Yeager is a Washington native who trained with the Maryland Ballet, becoming a corps dancer with ABT in 1976 and a soloist in 1981.

The Washington dance audience is polite, they decide, and doesn't go for the easy tricks ("in L.A. or Miami they clap when you do anything more than three times. You're working hard and your partner does a leap and gets a big hand . . . you feel you should turn a cartwheel or something"), but this time they sense the crowd is a bit balleted-out, with so many companies coming through town recently. Nevertheless, the houses are usually sold out.

McKerrow: "The New York audience spoils you. They've seen so much. They know. Occasionally you get a couple of busloads of New York fans here, and you can tell."

They laugh about the things that happen onstage: "Sometimes you blank out, just blank out," says Moore, "so you improvise. Nobody knows but the ballet mistress."

Tcherkassky: "Once in 'Cinderella' my partner blanked in a pas de deux. I worked my way to him and whispered, 'Over here!' I kept having to rush up to him and whisper at him. Afterward Mischa said, 'I thought you were being a bit too passionate there. You're supposed to be a shy young thing.' "

Yeager: "That look of terror! Looking for some one word that'll clue you in. I learned one part in two days, and my partner and I had a little code, words he'd call to me. If he'd gone blank that night I don't know what I'd have done."

McKerrow: "One time the whole orchestra blanked out in 'Giselle.' They left out a coda that contained the whole essence of the ballet. I said, 'I'm going home' and went into my little house on the stage and pulled the shades. My partner wanted to come in too. They had to stop the whole thing and start over."

Moore and Yeager are deep in a discussion of some new costumes, and how they crisscross over the midriff, and what you can do to make them comfortable. Despite the artistic rivalries and pressures, there is a democracy in the ballet, a camaraderie almost unique in art.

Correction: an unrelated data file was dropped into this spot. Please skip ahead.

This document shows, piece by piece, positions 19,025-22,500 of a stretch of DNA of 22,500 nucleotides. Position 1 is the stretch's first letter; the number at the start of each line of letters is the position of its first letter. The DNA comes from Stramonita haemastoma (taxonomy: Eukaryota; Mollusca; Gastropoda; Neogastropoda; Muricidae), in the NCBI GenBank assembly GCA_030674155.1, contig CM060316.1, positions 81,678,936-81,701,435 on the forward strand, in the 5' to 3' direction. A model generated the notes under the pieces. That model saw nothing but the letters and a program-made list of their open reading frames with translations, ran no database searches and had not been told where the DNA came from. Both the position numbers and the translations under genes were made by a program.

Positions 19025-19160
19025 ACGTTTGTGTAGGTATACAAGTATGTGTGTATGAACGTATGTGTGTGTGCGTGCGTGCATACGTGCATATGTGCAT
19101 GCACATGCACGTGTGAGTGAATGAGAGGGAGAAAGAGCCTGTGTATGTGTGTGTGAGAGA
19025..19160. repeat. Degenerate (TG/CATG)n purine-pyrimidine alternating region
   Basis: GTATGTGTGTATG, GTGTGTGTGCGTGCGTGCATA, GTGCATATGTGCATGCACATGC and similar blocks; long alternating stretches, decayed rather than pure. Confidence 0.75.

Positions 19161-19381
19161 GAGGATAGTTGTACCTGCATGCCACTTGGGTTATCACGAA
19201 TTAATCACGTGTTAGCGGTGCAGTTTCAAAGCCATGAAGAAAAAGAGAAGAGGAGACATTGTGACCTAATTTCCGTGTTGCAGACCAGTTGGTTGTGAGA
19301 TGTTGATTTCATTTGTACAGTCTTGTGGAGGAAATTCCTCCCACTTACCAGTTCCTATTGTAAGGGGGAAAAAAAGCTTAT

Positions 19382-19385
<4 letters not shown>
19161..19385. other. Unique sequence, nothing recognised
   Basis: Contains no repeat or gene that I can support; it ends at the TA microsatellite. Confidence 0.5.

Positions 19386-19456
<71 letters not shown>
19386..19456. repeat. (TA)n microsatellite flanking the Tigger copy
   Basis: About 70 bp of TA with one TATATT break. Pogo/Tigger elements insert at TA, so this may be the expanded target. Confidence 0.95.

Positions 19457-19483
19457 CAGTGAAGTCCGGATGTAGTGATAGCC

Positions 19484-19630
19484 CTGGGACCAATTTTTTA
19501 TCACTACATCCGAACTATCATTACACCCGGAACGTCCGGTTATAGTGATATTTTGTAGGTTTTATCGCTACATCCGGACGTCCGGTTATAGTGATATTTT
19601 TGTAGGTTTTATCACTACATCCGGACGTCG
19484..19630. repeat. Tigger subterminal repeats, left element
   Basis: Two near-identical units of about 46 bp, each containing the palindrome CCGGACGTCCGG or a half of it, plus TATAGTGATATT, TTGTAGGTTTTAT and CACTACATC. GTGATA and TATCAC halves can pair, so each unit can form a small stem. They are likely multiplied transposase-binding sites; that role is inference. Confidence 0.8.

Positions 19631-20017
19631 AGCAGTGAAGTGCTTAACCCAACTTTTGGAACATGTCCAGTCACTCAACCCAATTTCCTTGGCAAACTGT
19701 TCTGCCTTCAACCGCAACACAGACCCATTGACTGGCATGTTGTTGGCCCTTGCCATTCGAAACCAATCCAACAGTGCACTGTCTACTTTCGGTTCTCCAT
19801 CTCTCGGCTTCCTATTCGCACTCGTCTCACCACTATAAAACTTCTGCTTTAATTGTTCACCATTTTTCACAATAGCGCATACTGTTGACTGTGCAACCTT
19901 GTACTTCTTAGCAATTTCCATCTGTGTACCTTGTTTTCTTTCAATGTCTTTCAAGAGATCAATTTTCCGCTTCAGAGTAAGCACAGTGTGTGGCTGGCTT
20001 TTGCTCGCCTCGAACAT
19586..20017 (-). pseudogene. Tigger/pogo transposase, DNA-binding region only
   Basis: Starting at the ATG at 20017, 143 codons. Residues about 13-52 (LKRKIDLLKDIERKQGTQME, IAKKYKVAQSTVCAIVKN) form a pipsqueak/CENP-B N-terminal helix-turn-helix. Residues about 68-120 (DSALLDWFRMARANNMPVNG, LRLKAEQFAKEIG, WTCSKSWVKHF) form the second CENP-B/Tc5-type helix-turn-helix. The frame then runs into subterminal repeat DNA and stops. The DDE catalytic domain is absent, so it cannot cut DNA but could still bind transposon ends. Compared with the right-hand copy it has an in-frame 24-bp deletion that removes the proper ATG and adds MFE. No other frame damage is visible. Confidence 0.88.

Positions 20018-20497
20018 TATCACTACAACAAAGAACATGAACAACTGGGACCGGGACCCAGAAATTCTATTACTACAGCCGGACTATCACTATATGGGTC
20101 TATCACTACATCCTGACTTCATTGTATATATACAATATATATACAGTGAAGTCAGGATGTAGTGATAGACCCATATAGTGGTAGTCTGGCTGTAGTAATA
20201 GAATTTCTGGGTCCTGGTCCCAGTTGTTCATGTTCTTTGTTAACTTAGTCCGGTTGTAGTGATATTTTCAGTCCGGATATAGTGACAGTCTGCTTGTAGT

Every day, every single day, no matter what, the entire company goes to class for nearly two hours. Apprentices, soloists, Baryshnikov himself if he is dancing, all work out together, limbering up in increasingly difficult exercises. There is a saying: After one day without practice you know it; after two days the director knows it; after three days the audience knows it. . . .

Over a hundred of them are here this day, lined up at portable barres in a large room at the Kennedy Center. The pianist tirelessly plays familiar rhythmic ballet themes while a very small girl sits on the bench beside him. The magnificent, statuesque ballet mistress leads them in a series of complicated bends and turns and leaps, calling out the moves in French. Her name is Olga Evreinoff, and it is her multilingual daughter who sits on the bench. People wear an astonishing variety of clothes, baggy and sleek, in layers. Almost everyone has legwarmers.

As the exercises get harder, the clothes start to come off. Dancers rummage in the satchels and packs that litter the floor. Sweat beads on necks and backs. Bodies: tremendous thighs, thin arms, superb arches. People chew gum, talk a little, tighten their slippers. The work is endless, but for some it is still not enough: They drop out to do splits and impossible stretches by themselves. Toward the end, restless young men practice lifts and pirouettes for fun. An English setter with someone's jacket draped on his back wanders across the floor and lies down.

"You don't dance every night, maybe once or twice or four times a week," says Moore. "But you can never sit down and eat a big meal, for instance. You're always working."